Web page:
All trans-retinoic acid (RA) and 13-cis-retinoic acid (13-CIS) are used in the treatment of acne, photoaging, and represent major metabolites of vitamin A. We have demonstrated peroxyl radical-dependent oxidation of 13- CIS in mouse skin. In addition, we have shown that RA and 13-CIS function as antioxidants and inhibit peroxidation of liposomes and microsomes. In contrast, RA exerts prooxidant effects in detergent micelles where it stimulates free radical propagation reactions. We propose to elucidate the mechanisms involved in the antioxidant and prooxidant properties of these retinoids by identifying the major RA and 13-CIS oxidation products generated, in phospholipid bilayers and detergent micelles, by reaction with peroxyl radicals generated chemically or during hydrocarbon autoxidation. In addition, the effects of dioxygen tension, retinoid concentration, epoxidation across the retinoid 5,6-double bonds, and the relative contributions of solvent cage effects, imposed by phospholipid bilayers versus micelles, on the antioxidant and prooxidant effects will be investigated. We have also shown that RA and 13-CIS undergo hydroperoxide- and arachidonic acid-dependent oxidation by prostagalndin H (PGH) synthase by mechanisms involving a hybrid of peroxidase and peroxyl radical chemistry. Reaction of RA and 13-CIS with PGH synthase peroxidase results in hydroxylation at the C4 position (which is also a major cytochrome P-450 metabolite) and the formation of other oxidation products. PGH synthase- catalyzed oxidation of RA and 13-CIS may represent a significant metabolic pathway in various extrahepatic tissues containing high cyclooxygenase activity and low cytochrome P-450 activity. We propose to identify the major RA and 13-CIS oxidation products generated during PGH synthase peroxidase-catalyzed oxidation in vitro, determine the regio- and stereochemistry of H-atom abstraction and the stereochemistry of hydroxylation, measure deuterium kinetic isotope effects of the H-atom abstraction reaction, determine the source of oxygen in oxidized products, and confirm the intermediacy of retinoid-derived carbon-centered, peroxyl, and alkoxyl radicals. We will also investigate the cytochrome P-450- catalyzed hydroxylation reaction with respect to deuterium kinetic isotope effects and stereochemistry of H-atom abstraction and hydroxylation. Finally we will investigate oxidation of RA and 13-CIS in cultured human keratinocytes and in the canine kidney-derived MDCK cell line in order to determine the relative contributions of peroxyl radical-, POH synthase-, and cytochrome P-450-dependent mechanisms of oxidation in these biological systems.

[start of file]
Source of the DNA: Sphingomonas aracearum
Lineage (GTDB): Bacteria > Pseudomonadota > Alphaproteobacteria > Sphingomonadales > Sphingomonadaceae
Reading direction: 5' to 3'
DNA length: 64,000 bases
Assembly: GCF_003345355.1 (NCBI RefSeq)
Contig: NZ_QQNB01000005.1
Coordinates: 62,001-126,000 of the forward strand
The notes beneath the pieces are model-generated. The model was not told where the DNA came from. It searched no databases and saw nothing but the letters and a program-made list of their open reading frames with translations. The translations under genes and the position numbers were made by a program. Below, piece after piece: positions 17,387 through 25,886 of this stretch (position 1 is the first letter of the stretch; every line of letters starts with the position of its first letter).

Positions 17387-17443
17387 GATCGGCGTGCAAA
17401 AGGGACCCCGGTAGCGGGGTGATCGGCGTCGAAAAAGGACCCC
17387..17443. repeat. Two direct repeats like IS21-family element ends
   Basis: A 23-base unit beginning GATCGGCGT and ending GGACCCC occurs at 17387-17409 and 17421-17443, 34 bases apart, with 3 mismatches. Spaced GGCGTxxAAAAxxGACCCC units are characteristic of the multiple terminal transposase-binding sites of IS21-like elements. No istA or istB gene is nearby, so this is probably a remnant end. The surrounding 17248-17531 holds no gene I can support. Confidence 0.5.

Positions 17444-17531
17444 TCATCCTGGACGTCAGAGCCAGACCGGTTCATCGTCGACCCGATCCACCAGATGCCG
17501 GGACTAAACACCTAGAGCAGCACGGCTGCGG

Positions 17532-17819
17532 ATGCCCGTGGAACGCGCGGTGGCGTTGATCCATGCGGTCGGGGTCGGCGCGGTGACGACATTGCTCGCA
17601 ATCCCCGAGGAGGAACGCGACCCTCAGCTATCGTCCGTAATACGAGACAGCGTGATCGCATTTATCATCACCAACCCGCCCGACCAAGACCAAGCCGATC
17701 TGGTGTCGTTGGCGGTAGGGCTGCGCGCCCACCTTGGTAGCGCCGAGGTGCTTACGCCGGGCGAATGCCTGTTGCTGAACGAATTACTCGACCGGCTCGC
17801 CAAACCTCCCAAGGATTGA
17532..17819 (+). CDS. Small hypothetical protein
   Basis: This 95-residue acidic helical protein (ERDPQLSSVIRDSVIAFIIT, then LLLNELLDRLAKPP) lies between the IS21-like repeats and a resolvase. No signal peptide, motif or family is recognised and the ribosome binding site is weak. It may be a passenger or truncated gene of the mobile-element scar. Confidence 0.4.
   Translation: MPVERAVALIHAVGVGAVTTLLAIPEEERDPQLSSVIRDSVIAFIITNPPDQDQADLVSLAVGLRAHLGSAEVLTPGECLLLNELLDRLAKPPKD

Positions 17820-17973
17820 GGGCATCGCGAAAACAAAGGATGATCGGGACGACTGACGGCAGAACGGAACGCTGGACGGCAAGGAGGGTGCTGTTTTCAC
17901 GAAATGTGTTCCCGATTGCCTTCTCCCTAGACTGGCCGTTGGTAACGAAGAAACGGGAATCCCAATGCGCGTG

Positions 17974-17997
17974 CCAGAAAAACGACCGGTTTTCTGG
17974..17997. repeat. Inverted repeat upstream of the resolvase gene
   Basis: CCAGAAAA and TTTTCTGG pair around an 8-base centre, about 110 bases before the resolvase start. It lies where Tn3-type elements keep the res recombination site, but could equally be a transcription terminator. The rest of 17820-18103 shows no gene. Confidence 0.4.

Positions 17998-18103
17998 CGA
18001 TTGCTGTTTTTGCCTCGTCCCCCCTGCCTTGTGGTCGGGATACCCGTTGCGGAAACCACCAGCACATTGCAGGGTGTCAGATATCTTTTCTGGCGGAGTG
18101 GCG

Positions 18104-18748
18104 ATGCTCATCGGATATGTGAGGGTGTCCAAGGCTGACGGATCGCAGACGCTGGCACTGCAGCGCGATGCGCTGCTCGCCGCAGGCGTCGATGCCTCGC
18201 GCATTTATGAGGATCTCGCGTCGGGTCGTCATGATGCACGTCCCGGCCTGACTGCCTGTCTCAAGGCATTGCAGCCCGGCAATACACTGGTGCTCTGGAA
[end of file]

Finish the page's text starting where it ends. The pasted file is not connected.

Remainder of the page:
National Institute of Health (NIH)
National Institute of Environmental Health Sciences (NIEHS)
First Independent Research Support & Transition (FIRST) Awards (R29)
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Chemical Pathology Study Section (CPA)
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University of Arkansas for Medical Sciences
Schools of Medicine
Little Rock
United States
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